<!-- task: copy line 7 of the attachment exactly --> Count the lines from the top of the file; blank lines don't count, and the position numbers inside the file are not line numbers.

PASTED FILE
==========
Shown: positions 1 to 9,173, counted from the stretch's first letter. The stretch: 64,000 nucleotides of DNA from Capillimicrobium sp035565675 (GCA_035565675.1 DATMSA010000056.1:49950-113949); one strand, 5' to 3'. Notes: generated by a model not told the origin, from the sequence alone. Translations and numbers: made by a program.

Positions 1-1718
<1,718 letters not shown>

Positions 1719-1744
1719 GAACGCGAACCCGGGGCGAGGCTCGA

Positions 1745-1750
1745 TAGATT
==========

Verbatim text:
1745 TAGATT